Are mature economies in long-term stagnation? In the four years since the great crisis of 2007-9, the USA has grown at an annual rate of 2.2%, Germany 2%, Japan 1.6% and the UK 1%. Considering that the GDP of these countries shrunk by a total of 4-6% during the crisis, they have just about made up this lost ground - and the UK has not even achieved that. Meanwhile, the prospects for growth in 2014 and beyond look far from brigh.
Some well-known economists have begun to sound very worried. Larry Summers, for instance, has claimed that long-term stagnation is the ‘new normal’. The reason is that the interest rates required for sustained, privately-led growth would actually be negative. Since nominal rates cannot fall below zero, mature economies can break out of stagnation only if they have a financial bubble. This is a bit like taking amphetamines: there is a heavy price to pay when the bubble bursts. Paul Krugman has essentially concurred, describing the current state of affairs as a ‘liquidity trap’. For both economists, the answer is decisive expansion of public spending.
There is little doubt that weak economic performance in 2010-13 is the result of the policies implemented to confront the crisis. States aimed to support the financial system, while passing the costs onto society at large. Thus, central banks supplied large amounts of money and drove interest rates practically to zero, while governments guaranteed the solvency of financial institutions. Bank profitability was quickly restored and the financial system was able to start a new bubble, this time in the stock market. In sharp contrast, real wages were kept stagnant, or falling, and public expenditure was restricted. Quite naturally, working people reduced their consumption and began to pay back the gigantic debts accumulated during 2001-7. In all, government policy has prevented a repetition of the Great Depression of the 1930s, but demand and growth have been very weak, despite the gradual emergence of a new bubble.
The real issue, however, is whether mature economies are in long-term stagnation and not merely performing poorly after the crisis. Long-term stagnation is a very serious problem as incomes suffer, employment becomes weak, welfare declines, economic instability is exacerbated, and social tensions rise. In the four decades since the early 1970s, the average rate of growth in the USA, Japan, Germany and the UK has fallen from about 4% to about 2%. During the same period a succession of crises has occurred, 1973-5, 1980-2, 1990-92, 2000-2002, and 2007-9, the last three of which were clearly associated with financial bubbles. Meanwhile, labour has dramatically lost to capital as inequality has rocketed. It might not be quite stagnation, but growth has been indifferent and punctuated by bubbles and crises.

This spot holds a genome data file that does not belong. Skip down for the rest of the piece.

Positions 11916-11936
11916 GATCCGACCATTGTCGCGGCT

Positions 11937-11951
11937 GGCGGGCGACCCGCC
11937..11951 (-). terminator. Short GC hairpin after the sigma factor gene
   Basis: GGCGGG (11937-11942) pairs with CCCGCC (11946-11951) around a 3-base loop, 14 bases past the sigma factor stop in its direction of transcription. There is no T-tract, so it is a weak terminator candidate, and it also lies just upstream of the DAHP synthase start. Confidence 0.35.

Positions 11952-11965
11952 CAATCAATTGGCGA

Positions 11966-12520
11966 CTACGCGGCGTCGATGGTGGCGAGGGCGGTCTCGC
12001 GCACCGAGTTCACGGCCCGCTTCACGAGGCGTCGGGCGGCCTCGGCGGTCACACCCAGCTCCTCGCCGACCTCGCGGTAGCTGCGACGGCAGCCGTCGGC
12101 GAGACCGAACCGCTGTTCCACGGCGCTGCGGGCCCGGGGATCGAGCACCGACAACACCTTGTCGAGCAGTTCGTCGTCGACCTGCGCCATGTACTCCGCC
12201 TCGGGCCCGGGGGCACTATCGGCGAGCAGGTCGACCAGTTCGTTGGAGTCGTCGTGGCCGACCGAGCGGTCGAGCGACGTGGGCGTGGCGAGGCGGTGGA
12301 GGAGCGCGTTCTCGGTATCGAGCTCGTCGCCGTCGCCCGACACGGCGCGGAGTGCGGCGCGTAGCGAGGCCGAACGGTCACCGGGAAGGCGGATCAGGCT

Many on the left consider these phenomena to be the result of neoliberalism, i.e., of the dominant ideology of the period, which preaches free markets and advocates deregulation and privatisation. But, deeper processes have been taking place during this period, including a technological revolution and the spreading of part-time and insecure employment. These profound changes have increased the productivity of labour, but nothing like previous historical periods. Despite rosy expectations, information technology has proven inferior in this regard to, say, electricity or the internal combustion engine.
New technology and altered work practices, on the other hand, have been exceptionally effective at propelling finance forward. Aided by financial deregulation, they have transformed the way banks and financial markets operate, facilitating remarkable growth. The most striking aspect of the last four decades is the asymmetry between the real and the financial sector of mature economies. Finance has ballooned, providing new sources of enormous profits, fostering inequality, blowing huge bubbles and exacerbating crises, while production has performed indifferently. Even more tellingly, the practices, outlook and morality of finance have penetrated the rest of the economy.
In short, mature capitalism has become financialised: industrial and commercial enterprises sit on huge amounts of money, which they are reluctant to invest but use instead to generate financial profit; banks lend less for production, seek profits in financial trading, and feed one bubble after the next; households have become enormously indebted as well as relying on private financial institutions for pensions. The failure of contemporary capitalism to produce sustained growth is related to its financialisation, and not to the inability of interest rates to fall below zero.
There are policies that could improve things in the short term, including regulation of the financial system, redistributing income and wealth in favour of workers, and expanding public expenditure. In this way, production could be expected to recover, living standards to improve and tax income to rise balancing the books of the state. But the real challenge is to achieve structural change reversing financialisation, a task that requires inherently anti-capitalist measures. They include wholesale restoration of public welfare provision and reintroduction of public ownership, with a fresh mandate and spirit, in both the real and the financial sector. The long-term choice for mature societies is either to continue with disastrous financialisation, or to follow an inherently anti-capitalist path.